B.C. Supreme Court decides in favour of Mudge Islanders’ riparian rights over Islands Trust bylaw

Derek Kilbourn

Sounder News

Wednesday, October 17 2018

Joaquin Da Fonseca and Olinda Da Fonseca have won a key decision from the BC Supreme Court, in which their right to protect their property from erosion was upheld over the Islands Trust zoning regulations. Cited as Fonseca v Gabriola Island Trust Committee, the decision will allow the Fonsecas to keep a retaining wall on their property on Driftwood Drive on Mudge Island.

Joaquin said, “I won on this. Rights. It’s why I’m in Canada. Because I’ve worked in many countries, and in Canada I found rights were respected. And if they appeal, I will appeal to the Supreme Court.”

In handing down the decision, Justice D.M. Masuhura said the bylaw infringes on the Fonseca’s common law riparian right to protect the property from erosion and is inapplicable to the Fonseca’s embankment walls.

This past Friday, October 12, the Gabriola Island Local Trust Committee announced it will appeal the decision.

Joaquin spoke to the Sounder saying the local government can’t take away the rights of the owner, which are protected through provincial and federal law. He cited federal law, which allows an owner of a waterfront property to control and protect the property from flooding; as well as provincial law, which says owners are entitled to protect their lands using embankments or walls.

The judgement, referencing old English and Roman law, expressed that the Local Trust Committee is unable to prevent the owners from building an embankment wall on the edge of their property, because the Local Government Act and related provincial legislation does not explicitly repeal or do away with the common law riparian right.

In a press release sent out by the Islands Trust, Gabriola Local Trust Committee Chair, Laura Busheikin said, “We are disappointed with the Court’s narrow interpretation of the law and decision that B.C. local governments cannot enact zoning regulations to prohibit seawalls. 

“The decision strikes at the heart of the Islands Trust’s preserve and protect mandate and our government’s efforts to protect the natural environment while preparing for climate change.”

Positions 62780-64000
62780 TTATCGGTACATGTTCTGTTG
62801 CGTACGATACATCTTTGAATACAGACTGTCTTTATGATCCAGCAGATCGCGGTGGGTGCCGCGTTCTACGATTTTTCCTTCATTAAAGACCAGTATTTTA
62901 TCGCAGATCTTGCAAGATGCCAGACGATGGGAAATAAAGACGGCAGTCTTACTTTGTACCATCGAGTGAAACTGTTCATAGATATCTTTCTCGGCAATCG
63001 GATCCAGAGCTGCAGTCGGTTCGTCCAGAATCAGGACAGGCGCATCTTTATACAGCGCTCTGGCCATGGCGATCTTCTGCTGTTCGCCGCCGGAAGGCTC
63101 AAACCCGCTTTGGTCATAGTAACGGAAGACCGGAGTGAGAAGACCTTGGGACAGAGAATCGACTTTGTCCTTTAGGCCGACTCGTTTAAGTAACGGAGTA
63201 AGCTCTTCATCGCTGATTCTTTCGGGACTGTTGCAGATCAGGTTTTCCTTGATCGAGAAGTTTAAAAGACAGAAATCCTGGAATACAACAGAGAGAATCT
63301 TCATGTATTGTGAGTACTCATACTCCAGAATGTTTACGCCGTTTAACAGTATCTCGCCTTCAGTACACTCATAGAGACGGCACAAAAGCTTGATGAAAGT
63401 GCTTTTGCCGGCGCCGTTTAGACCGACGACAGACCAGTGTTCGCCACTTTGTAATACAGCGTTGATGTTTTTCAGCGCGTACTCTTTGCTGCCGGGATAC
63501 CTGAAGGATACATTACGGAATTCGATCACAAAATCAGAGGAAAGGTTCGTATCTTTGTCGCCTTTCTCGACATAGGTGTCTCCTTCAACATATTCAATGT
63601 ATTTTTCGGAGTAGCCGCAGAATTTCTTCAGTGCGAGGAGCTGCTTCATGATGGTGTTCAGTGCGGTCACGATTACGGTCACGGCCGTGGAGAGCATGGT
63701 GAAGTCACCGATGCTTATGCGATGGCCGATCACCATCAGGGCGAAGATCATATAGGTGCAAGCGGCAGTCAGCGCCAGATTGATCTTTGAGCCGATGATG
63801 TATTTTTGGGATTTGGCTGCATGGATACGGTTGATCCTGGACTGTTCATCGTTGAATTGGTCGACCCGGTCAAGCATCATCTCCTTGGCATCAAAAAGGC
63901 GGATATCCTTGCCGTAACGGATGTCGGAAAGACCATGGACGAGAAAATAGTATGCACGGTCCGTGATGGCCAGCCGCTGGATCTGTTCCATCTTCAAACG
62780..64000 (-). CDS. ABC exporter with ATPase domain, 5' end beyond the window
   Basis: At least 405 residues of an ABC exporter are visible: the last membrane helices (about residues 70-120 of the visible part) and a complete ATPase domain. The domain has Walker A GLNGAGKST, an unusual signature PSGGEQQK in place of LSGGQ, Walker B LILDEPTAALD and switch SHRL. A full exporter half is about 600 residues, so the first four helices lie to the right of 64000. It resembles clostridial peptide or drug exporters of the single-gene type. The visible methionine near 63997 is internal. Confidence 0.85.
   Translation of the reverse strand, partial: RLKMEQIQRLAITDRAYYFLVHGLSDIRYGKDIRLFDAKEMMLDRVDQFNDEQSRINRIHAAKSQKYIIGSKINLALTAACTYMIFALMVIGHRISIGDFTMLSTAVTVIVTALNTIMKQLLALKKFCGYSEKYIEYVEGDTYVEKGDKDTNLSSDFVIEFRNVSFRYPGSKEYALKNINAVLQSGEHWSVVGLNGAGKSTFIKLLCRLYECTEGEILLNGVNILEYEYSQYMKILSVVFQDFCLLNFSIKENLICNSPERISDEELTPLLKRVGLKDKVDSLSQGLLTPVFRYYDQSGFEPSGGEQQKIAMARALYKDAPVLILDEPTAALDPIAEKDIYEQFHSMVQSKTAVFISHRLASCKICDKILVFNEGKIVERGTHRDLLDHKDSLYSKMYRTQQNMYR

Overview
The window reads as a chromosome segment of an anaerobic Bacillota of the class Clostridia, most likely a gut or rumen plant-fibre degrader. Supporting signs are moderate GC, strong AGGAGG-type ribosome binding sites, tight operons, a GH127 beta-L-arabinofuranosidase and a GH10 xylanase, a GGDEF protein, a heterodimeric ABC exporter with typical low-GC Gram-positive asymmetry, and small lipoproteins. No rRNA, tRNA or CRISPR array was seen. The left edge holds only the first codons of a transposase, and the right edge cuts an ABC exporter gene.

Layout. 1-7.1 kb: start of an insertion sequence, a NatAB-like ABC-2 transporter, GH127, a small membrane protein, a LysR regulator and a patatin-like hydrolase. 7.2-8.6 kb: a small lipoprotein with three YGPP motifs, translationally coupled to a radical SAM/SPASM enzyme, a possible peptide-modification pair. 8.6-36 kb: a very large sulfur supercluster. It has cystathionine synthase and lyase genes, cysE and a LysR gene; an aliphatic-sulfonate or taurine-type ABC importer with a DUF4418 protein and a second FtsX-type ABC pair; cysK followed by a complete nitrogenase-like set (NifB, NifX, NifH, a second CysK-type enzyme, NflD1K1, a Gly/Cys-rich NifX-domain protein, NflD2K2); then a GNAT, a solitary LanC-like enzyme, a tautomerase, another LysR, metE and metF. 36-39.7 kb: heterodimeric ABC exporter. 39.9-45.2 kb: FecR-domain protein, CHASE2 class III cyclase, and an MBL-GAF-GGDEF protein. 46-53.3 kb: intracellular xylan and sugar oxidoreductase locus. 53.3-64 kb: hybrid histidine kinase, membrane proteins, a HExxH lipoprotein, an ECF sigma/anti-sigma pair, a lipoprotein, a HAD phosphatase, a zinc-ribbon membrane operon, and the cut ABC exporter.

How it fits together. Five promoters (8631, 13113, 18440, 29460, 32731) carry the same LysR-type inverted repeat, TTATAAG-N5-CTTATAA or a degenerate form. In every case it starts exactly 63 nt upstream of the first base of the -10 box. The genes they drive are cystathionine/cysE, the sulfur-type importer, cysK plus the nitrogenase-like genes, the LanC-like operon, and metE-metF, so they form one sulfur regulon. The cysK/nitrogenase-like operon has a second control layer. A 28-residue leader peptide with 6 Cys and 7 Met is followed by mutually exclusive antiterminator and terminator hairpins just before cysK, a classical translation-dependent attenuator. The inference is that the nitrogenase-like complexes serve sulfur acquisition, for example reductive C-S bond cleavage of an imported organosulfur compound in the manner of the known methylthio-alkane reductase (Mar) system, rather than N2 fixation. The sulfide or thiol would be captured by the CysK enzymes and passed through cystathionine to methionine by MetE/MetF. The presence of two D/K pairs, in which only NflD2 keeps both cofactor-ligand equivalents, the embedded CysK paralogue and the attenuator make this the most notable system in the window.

According to the Mudge Island Official Community Plan (OCP), buildings and structures must be sited a minimum of 30 meters from the natural boundary of the sea, except for barge/boat ramps, stairs, and walkways.

In 2003, the Fonsecas obtained a licence to build a boat ramp from the Province. It is concrete and runs from the Property over the foreshore to the water. With the licence, the plaintiffs received a Work Assessment under s. 5(2) of the Navigable Waters Protection Act, R.S.C. 1985, c. N-22, which included a map of False Narrows, and a page entitled “suggestions” from the Canadian Coast Guard Vessel Traffic Services, which included the following statement: “The banks of the waterway should be restored to an even contour and protected from erosion as necessary.”

Between 2003 and 2009, the Fonsecas say they complied with the above “suggestion” by building stone and cement embankment walls and erecting fences. Part of the fence is said to have been built to stop deer from stomping soil into the water. It appears that at least one of the embankment walls was constructed in 2009. The Fonsecas did not contact anyone, including the Islands Trust and the Local Trust Committee, before constructing any of the Structures.

According to the court documents, in 2012, the Fonsecas became embroiled in a dispute with their neighbour who resides in an adjacent lot. The neighbour complained to the Local Trust Committee about the Fonsecas’ embankment walls.

The boat ramp was dropped as an issue, and the Fonsecas removed the shed. In 2013, the Islands Trust continued sending the Fonsecas warnings that the embankment wall was in violation of the bylaw, saying the Fonsecas would need to remove the embankment walls and fences. In 2016, a variance for the embankment wall was denied, and the LTC filed a petition for a mandatory injunction.

Joaquim said, “I put them in court, they did not put me in court. They kept sending me petitions, but I said no, we’re going to do this in court.”

The Fonsecas, in their statement to the court, did not challenge the validity of the bylaw, but said they have the right to protect land from erosion – an ancient riparian right at common law.

Justice D.M. Masuhura cited English and Scottish decisions going back to 1828, as well as more recent cases in Canadian law saying the riparian right, “is grounded in Roman and, subsequently, English law that allowed landowners to protect their property.

“I find that there exists a common law right to protect your property from erosion caused by the “inroads of the sea”. It is not contested that the subject embankment wall is intended to protect against erosion. I also find that the materials indicate that erosion from ocean action has caused erosion to the island.”

No date has been set for the Islands Trust appeal of the decision.